7.9/10
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22 user 73 critic

The Father (2020)

PG-13 | | Drama | 26 February 2021 (USA)
Trailer
2:14 | Trailer
A man refuses all assistance from his daughter as he ages. As he tries to make sense of his changing circumstances, he begins to doubt his loved ones, his own mind and even the fabric of his reality.

Director:

Florian Zeller

Writers:

Christopher Hampton (screenplay by), Florian Zeller (play) | 1 more credit »
Reviews
Popularity
82 ( 149)
Nominated for 4 Golden Globes. Another 16 wins & 99 nominations. See more awards »

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Cast

Credited cast:
Olivia Colman ... Anne
Anthony Hopkins ... Anthony
Mark Gatiss ... The Man
Olivia Williams ... The Woman
Imogen Poots ... Laura
Rufus Sewell ... Paul
Ayesha Dharker ... Dr. Sarai
Roman Zeller Roman Zeller ... Boy
Rest of cast listed alphabetically:
Scott Mullins ... Father
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Storyline

A man refuses all assistance from his daughter as he ages. As he tries to make sense of his changing circumstances, he begins to doubt his loved ones, his own mind and even the fabric of his reality.

Plot Summary | Add Synopsis

Genres:

Drama

Motion Picture Rating (MPAA)

Rated PG-13 for some strong language, and thematic material | See all certifications »
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Did You Know?

Trivia

Writer/director Florian Zeller is a playwright from France, who adapted his acclaimed play Le Père from 2012 into this film, which became his feature film directorial debut. See more »

User Reviews

 
Beautifully made and moving film depicting dementia in its raw, brutal essence
26 February 2021 | by rannynmSee all my reviews

A beautifully-made and moving film, The Father depicts dementia in its raw, brutal essence and will surely make an imprint on your soul.

The French-British film centers around aging Anthony (Anthony Hopkins), an Englishman who "has his ways," as his daughter Anne (Olivia Colman) says. As Anthony develops dementia and his condition worsens, Anne finds it difficult to balance her life with caring for her father. The film traces how the two of them go about their lives together and how the disease progresses. The Father is told in a jumbled manner because our perspective of the film is as Anthony would see it: All out of order. Anne's husband Paul (Rufus Sewell) and another man who claims to be her husband, a woman, and several caretakers all appear and disappear throughout the film. Even the settings shift, and you're never really sure where you are. Director Florian Zeller and his crew design both Anne and Anthony's apartments to look relatively similar which enhances that perspective of disorientation.

Anthony Hopkins has always played cerebral roles, so this more emotional one is unique in his repertoire. He sheds tears, flies into fits of rage, and immerses himself in the character of a strong-willed man slowly losing his grip on what's happening. The last scene is especially poignant and hard-hitting; no spoilers, though! Olivia Colman's portrayal of Anne is one that many who have dealt with a relative suffering from a progressive mental illness will identify with. It's incredibly realistic, and, at times, you forget that she's an actress playing a character. Anne herself is layered, especially in how she copes with Anthony's dementia, first keeping her emotions bundled up, escalating to emotional breakdowns, and eventually to some scary fantasies. Colman deals with these feelings beautifully, immersing herself much like Hopkins does. Director Florian Zeller isn't actually a director by profession; he's a playwright, and this film was adapted from his play Le Pére. He's a master storyteller, and you couldn't tell this is his first gig as a director. His attention to detail (especially with sets, something I'm sure he took from his career in playwriting), combined with his personal experiences (his grandmother was diagnosed with dementia when Zeller was 12) make this film an earnest yet unsettling project.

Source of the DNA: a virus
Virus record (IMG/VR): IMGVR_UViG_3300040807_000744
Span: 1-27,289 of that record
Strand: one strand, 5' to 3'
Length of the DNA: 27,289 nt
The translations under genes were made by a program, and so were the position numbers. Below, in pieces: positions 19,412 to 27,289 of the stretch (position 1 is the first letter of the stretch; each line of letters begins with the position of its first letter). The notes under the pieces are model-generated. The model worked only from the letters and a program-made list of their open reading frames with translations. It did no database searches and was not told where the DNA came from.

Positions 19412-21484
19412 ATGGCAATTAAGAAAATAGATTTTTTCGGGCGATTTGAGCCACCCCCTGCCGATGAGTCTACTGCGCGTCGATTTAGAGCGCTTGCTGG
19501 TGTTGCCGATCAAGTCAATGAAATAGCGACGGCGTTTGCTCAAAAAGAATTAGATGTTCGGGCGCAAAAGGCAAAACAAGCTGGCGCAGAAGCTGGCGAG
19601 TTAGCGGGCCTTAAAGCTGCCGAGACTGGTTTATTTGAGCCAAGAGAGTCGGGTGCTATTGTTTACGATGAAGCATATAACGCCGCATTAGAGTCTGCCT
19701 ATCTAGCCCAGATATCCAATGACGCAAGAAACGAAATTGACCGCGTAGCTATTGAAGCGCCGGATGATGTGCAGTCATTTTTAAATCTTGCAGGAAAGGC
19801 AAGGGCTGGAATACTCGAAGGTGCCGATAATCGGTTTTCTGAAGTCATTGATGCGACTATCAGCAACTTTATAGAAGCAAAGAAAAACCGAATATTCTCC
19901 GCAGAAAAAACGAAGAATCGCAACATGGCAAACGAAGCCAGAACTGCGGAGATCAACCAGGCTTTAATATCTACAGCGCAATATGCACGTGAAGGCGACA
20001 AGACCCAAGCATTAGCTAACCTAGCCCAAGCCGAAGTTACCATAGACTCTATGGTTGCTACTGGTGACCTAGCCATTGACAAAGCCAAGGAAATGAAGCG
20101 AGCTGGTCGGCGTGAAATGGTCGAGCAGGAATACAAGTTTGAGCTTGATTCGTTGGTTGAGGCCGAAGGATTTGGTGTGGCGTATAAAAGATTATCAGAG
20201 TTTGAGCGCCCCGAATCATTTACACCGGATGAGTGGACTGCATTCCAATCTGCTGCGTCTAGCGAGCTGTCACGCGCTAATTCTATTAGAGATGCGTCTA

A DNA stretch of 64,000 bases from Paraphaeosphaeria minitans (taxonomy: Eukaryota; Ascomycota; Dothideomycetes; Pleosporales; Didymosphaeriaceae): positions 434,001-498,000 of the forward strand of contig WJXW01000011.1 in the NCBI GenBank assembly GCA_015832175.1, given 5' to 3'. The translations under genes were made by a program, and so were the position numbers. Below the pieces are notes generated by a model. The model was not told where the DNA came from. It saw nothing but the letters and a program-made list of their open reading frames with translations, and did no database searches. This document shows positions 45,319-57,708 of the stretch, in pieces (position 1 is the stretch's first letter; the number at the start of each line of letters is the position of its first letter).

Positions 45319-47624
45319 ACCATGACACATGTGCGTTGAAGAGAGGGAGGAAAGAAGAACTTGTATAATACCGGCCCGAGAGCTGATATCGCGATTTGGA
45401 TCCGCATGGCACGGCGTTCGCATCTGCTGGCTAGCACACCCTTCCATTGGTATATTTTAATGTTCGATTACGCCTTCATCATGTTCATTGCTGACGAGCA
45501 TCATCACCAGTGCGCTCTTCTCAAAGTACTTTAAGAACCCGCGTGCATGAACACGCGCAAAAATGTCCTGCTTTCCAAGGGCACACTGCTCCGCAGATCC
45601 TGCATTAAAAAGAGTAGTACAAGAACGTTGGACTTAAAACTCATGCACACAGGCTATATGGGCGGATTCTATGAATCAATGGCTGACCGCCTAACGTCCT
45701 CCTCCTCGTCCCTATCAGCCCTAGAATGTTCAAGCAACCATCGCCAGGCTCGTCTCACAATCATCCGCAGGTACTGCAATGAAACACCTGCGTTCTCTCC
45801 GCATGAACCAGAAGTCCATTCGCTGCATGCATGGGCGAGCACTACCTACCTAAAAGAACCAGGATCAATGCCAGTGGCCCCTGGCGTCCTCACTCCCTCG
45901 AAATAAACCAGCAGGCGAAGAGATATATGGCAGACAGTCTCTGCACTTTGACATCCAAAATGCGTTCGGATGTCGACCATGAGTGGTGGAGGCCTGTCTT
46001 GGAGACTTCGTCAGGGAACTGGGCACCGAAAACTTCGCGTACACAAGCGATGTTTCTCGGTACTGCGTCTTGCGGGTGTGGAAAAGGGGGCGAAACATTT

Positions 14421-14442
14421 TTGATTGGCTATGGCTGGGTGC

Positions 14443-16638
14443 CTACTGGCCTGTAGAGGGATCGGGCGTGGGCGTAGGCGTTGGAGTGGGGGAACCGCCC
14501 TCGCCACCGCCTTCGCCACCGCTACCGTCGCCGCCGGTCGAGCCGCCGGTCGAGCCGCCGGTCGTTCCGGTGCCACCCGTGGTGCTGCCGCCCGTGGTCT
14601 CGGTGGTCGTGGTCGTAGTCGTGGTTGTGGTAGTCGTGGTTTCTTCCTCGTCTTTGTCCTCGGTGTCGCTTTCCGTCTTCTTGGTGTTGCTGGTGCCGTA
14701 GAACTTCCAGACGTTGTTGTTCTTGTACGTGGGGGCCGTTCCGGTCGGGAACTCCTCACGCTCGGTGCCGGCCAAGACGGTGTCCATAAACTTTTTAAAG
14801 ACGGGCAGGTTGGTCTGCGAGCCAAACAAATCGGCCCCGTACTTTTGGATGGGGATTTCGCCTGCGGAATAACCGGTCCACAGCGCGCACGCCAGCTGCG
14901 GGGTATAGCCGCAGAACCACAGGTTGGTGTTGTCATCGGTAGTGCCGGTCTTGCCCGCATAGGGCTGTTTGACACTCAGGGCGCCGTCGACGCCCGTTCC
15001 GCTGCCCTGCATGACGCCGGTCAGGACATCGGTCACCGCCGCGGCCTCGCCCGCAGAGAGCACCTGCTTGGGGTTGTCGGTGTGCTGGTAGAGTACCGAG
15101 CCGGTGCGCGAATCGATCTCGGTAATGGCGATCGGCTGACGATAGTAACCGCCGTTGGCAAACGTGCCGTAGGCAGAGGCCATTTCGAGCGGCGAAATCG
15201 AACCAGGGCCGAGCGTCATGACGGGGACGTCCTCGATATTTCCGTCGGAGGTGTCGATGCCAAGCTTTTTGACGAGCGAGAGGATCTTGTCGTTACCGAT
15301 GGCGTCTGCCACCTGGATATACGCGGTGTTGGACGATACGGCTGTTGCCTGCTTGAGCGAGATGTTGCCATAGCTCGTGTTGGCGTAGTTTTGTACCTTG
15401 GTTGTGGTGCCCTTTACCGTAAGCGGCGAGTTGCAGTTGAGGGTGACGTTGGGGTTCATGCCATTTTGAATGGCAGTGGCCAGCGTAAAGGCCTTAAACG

The Father cries out to its viewers to enjoy life while they have their senses and to show compassion toward those who have begun to lose (or have already lost) a clear view of the world. It's a sobering portrait of mental illness and yet an empowering film for those coping with their individual struggles. There is some profanity, slight violence (Paul slaps Anthony), and Anthony and Anne's father-daughter relationship gets a bit abusive at times.

I give The Father 4 out of 5 stars and recommend it for ages 13 to 18, plus adults; younger kids could watch the film if they feel comfortable with themes like mental illness. The Father releases on-demand on March 12, 2021.

Reviewed by Eshaan M., KIDS FIRST!


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Details

Country:

UK | France

Language:

English

Release Date:

26 February 2021 (USA) See more »

Also Known As:

The Father See more »

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Box Office

Cumulative Worldwide Gross:

$1,310
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Company Credits

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Technical Specs

Runtime:

Color:

Color

Aspect Ratio:

2.39 : 1
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